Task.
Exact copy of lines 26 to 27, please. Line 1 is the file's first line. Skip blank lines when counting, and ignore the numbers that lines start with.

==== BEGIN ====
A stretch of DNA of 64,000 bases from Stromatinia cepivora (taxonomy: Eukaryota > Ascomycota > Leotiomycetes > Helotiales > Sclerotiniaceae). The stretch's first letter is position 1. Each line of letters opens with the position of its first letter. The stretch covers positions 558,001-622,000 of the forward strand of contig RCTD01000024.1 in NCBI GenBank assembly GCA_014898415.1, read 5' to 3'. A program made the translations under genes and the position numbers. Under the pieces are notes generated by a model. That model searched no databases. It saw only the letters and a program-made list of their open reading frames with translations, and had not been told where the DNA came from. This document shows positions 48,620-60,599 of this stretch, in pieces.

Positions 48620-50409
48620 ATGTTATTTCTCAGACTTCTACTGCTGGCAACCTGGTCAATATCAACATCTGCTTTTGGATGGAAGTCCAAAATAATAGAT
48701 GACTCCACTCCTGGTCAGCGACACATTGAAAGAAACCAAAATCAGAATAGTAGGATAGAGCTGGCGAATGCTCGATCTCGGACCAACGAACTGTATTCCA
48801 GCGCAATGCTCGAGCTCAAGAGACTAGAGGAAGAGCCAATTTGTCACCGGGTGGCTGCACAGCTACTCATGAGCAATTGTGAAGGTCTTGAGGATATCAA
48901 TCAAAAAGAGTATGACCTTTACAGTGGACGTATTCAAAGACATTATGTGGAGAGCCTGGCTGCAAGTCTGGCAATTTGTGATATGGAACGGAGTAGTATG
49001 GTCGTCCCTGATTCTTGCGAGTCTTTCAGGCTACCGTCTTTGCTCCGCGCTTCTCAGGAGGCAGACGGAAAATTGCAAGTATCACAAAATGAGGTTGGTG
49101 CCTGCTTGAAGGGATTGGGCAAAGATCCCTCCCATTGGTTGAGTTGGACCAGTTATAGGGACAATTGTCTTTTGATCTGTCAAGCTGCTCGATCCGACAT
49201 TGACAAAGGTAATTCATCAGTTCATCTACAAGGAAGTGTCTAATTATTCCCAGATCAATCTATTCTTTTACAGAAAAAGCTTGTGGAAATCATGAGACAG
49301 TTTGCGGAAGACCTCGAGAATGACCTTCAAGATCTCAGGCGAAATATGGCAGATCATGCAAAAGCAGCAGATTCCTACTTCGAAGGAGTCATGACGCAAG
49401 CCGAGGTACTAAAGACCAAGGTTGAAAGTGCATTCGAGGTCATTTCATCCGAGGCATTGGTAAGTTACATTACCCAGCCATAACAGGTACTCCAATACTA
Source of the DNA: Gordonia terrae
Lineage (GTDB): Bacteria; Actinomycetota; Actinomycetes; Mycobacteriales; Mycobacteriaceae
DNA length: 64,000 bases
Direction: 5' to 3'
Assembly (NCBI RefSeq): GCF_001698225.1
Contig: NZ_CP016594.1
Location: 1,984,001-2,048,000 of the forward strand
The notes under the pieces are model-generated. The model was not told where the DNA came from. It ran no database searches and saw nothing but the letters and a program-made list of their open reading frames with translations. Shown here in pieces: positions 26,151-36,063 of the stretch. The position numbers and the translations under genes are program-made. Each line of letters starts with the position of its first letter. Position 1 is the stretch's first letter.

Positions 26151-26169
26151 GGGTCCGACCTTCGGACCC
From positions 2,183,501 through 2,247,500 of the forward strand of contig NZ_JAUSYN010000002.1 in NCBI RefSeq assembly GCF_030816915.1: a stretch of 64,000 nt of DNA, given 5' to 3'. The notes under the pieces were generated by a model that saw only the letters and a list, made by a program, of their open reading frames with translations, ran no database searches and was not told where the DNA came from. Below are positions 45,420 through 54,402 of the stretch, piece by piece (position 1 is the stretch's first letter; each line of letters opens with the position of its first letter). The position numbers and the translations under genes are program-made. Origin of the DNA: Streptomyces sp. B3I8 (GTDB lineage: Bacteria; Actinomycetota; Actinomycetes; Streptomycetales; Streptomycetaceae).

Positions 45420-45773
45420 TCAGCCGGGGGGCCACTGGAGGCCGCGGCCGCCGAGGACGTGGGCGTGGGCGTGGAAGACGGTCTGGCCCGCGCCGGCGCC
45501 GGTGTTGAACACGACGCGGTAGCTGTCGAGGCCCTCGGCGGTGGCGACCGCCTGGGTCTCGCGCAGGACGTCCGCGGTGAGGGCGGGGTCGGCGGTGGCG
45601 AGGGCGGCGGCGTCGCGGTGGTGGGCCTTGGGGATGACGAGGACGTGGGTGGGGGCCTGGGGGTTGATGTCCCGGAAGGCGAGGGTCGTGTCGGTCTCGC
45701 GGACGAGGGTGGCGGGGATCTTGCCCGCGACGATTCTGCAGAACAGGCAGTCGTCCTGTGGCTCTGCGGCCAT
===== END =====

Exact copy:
45601 AGGGCGGCGGCGTCGCGGTGGTGGGCCTTGGGGATGACGAGGACGTGGGTGGGGGCCTGGGGGTTGATGTCCCGGAAGGCGAGGGTCGTGTCGGTCTCGC
45701 GGACGAGGGTGGCGGGGATCTTGCCCGCGACGATTCTGCAGAACAGGCAGTCGTCCTGTGGCTCTGCGGCCAT